Monday, January 3, 2011
Memories are foolish, the girl thought. Foolish like the curtains in her room that people on the outside could see through. The girl liked some memories, like when she was little and would ride her bike down the street without a care in the world. And the way she would play with the neighbor kids, but wouldn’t give one thought to whether they were weird or poor or too good for her.
Some memories the girl hated. Like her first kiss, and her first boyfriend (who didn’t give her that first kiss) or the way the halls of her high school made her feel small and unimportant. In some ways, moving back to her hometown felt like living inside a bad memory.
The girl loved and hated some memories at the same time, but in those instances, hate is a different form of love often mistaken for regret or a strange sadness. A man the girl loved had taken a part of her heart. Sometimes she wondered if she really loved him or if she loved the way he made her feel, and was there really a distinction between the two? The man was strong and smart and surprisingly sensitive. Perhaps the most surprising of all was that he looked twice when she walked by. Yes, that was the most unexplainable part.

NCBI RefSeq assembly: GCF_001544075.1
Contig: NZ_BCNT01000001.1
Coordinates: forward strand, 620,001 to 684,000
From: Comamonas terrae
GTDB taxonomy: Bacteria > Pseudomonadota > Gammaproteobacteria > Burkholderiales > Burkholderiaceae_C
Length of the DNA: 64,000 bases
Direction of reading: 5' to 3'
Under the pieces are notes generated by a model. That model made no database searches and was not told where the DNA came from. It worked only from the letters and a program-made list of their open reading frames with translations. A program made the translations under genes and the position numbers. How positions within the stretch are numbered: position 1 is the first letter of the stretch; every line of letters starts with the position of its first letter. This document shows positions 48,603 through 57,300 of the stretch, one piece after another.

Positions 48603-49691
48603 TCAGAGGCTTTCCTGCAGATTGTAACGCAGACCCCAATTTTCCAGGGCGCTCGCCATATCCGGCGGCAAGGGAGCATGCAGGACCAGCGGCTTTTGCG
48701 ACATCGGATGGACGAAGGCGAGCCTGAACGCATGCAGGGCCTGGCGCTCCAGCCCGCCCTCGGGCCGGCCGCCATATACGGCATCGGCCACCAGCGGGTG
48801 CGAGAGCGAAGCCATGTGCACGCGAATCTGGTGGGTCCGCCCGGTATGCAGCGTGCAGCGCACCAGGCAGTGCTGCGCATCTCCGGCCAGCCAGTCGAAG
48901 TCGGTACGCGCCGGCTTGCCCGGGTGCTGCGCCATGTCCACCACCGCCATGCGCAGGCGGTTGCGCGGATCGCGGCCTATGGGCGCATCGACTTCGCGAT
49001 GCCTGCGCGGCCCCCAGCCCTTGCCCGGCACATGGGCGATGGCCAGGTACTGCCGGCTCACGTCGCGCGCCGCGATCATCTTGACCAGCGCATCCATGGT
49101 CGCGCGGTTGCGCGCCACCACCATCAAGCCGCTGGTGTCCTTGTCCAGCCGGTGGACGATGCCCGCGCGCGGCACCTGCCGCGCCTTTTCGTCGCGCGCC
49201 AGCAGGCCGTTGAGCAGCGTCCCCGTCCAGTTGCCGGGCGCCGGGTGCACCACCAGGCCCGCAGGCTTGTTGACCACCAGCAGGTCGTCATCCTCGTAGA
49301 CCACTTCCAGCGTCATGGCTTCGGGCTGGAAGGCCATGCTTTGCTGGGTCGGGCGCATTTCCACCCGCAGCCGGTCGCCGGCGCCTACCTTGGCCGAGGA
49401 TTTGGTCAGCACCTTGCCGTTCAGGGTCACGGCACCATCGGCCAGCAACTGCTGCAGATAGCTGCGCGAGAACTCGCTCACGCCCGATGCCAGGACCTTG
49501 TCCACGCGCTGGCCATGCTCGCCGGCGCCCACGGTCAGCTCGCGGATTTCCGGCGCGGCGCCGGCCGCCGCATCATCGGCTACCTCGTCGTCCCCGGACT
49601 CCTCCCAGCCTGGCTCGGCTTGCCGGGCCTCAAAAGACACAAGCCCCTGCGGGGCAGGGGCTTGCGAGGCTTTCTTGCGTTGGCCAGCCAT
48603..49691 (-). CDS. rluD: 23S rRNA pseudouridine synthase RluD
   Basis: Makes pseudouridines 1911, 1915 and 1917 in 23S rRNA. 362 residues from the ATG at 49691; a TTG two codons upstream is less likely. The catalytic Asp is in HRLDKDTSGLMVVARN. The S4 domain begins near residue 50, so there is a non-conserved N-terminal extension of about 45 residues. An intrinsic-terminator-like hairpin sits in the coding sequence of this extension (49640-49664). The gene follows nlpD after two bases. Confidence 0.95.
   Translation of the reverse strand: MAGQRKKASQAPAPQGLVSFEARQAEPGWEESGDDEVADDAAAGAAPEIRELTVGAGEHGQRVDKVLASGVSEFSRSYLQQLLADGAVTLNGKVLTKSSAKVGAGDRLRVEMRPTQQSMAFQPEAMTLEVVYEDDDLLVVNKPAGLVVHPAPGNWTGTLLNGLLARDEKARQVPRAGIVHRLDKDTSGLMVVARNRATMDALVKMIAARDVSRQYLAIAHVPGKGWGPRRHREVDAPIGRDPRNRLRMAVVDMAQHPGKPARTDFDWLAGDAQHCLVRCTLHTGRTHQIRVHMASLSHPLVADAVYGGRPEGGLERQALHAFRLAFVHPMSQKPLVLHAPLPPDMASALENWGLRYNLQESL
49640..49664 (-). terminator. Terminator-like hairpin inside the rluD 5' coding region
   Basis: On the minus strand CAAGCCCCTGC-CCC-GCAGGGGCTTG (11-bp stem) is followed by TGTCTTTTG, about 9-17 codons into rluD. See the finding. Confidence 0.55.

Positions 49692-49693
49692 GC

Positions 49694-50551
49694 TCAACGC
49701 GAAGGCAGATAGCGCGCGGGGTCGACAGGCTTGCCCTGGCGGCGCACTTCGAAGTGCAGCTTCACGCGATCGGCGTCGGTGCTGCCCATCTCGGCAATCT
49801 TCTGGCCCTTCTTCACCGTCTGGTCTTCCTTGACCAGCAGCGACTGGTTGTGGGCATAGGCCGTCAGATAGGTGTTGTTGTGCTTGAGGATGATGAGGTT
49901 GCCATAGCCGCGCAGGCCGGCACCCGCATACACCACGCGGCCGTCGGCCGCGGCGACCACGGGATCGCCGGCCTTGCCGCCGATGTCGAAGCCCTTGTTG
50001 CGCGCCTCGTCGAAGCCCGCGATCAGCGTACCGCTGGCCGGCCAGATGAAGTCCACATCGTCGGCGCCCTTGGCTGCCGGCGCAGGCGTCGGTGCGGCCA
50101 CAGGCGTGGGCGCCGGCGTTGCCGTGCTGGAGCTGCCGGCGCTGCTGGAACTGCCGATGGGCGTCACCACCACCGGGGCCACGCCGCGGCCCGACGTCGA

When he looked at her, his eyes were pages that she could read volumes upon. At other times, his eyes flipped like a trick mirror. One instant, teasing and flippant, the next serious with desire. She saw the desire, and it both scared, confused, and pleased her all at once.
Foolish, really, she informed herself regularly so that she wouldn’t think of him anymore. It never would have worked. Him and me. The curtains lifted with the breeze coming through the window. The girl looked at them in irritation. It is time for new curtains, she thought. Ones dark as a wall this time. But she knew the curtains in her mind would keep letting certain uncomfortable memories through.